Cinema

Dishoom Dashes Even Our Modest Expectations

John Abraham and Varun Dhawan in a still from Dishoom

John Abraham and Varun Dhawan in a still from Dishoom

A film like Dishoom, a potboiler starring John Abraham, Varun Dhawan and Jacqueline Fernandez (mainly known for acting in mainstream crowd pleasers), doesn’t raise a world of expectations. The most that you expect from a film of this kind is for it to not be obviously lazy and lousy. So it’s pleasantly surprising that Dishoom, for the most part of its first half, is fairly enjoyable. Revolving around the abduction of the Indian cricket team’s best batsman, Viraj (Saqib Saleem), 36 hours before a final against Pakistan, Dishoom features an Indian Special Task Force officer, Kabir Shergill (Abraham), collaborating with Junaid Ansari (Varun Dhawan), a jovial, boyish Abu Dhabi cop, to nab the kidnapper.

Quite early in the film, we understand that Kabir is badass with a capital-B. He’s seething in anger all the time, doesn’t understand rules, can’t take no for an answer. Kabir is also endowed with the gift that comes naturally to Hindi film heroes: the ability to deliver dialogues. When his girlfriend requests him to stop smoking, he shoots back with, “Bullets nahin maar paayi mujhe, yeh cigarette kya cheez hai (bullets couldn’t kill me, then what can a cigarette do)?” It’s a cheesy line, but one that, within the ambit of the film’s genre, is quite enjoyable. Kabir continues in a similar vein, smoking, threatening, punching. He’s a textbook character, but he doesn’t temper down his mannerisms, believes in them, and, as a result, it’s easy to be on board with him. However, given that Abraham isn’t the most sure-footed actor, you can’t help but think that a better actor would have performed this role with much more flair.

Junaid, on the other hand, is his foil: a man of limited talent, trying hard to hold on to his job, eager to please his supervisors, someone who’s likely to crack a bad joke and be content with laughing alone. These kinds of roles—of a young buffoon who’s usually not up to much good—come quite easy to Dhawan, who plays them with enough sincerity, but, with the notable exception of Badlapur, he hasn’t been helped enough by his directors. Here, too, Dhawan looks at ease in a poorly written, clichéd role, but that is, of course, not saying much.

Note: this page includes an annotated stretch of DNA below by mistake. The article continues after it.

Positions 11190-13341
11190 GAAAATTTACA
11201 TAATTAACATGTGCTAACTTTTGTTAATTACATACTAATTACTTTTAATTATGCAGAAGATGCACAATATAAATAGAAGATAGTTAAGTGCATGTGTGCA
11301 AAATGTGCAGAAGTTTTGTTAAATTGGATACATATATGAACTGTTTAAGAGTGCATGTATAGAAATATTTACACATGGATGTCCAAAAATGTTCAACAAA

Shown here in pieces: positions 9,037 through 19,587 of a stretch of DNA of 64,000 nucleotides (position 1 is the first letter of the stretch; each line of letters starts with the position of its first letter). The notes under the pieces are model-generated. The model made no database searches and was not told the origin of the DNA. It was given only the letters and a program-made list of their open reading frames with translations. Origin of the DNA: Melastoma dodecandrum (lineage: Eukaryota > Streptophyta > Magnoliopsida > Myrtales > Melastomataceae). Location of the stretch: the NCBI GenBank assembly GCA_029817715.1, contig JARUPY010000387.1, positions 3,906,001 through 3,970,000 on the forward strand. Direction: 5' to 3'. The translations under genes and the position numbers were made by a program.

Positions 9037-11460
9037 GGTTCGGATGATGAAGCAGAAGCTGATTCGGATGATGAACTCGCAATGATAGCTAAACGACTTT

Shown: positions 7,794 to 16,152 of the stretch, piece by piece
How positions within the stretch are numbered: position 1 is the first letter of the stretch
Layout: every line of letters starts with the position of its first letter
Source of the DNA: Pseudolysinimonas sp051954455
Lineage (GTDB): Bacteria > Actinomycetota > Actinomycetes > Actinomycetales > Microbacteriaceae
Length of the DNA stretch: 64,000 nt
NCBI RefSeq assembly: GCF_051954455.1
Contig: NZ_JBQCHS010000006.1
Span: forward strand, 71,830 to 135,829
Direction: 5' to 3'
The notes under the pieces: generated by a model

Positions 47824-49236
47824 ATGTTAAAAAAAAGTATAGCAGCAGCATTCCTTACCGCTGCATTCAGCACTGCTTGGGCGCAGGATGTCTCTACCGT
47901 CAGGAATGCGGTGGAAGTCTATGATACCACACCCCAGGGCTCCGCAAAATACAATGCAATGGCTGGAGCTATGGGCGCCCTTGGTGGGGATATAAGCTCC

But, quite notably, Dishoom’s best scene is helmed by neither Abraham nor Dhawan, but by Akshay Kumar, who’s present here in a guest role. Sporting a bun and playing the role of a homosexual man (when was the last time we saw a Bollywood star playing anything other than a heterosexual alpha male?), Kumar’s character, in exchange of providing a crucial clue to the case, makes both Kabir and Junaid strip down to their boxers and leers at them. In a buddy film like Dishoom, one expects the heroes, in line with the conventions of most mainstream movies, to be lecherous, so when that point of view is inverted, and they’re the ones being objectified, it feels like a small victory. Kumar’s part is still stereotypical though; list most gay men in Hindi films, he, too, is hypersexual and effeminate, but just the fact that Rohit Dhawan, Dishoom’s director, seems willing to play around with the norm is enough to elicit a soft chuckle.

Till the first half, Dishoom rides on a series of silly, inoffensive jokes, throws in some plot twists (and, as a result, keeps us guessing about the mechanics of abduction), and doesn’t insist on imposing songs on its narrative. Given how shoddy many commercial Hindi films are used to be, Dishoom seems to be doing okay.

Post-interval, however, Dishoom emerges a completely different film. Here, Rohit Dhawan and Tushar Hiranandani (the film’s co-screenwriter) shed all pretense of telling even a borderline believable story. No one’s expecting a film like Dishoom to have a watertight screenplay (and even its first half has a few convenient plot points), but it’s difficult to condone the film when nearly each of its plot turn materializes so easily, so conveniently, so sloppily.

Quickly in the film’s second half, we also have a quasi-item song, performed by Fernandez, that defies all logic. Even the film’s juvenile jokes, which had somehow kept it afloat in its initial portion, now begin to fall flat. Dishoom could’ve been a passably enjoyable film had its second half mirrored the merits of its first but it doesn’t, and, consequently, we get a film that completely fails to fulfill even its limited ambitions.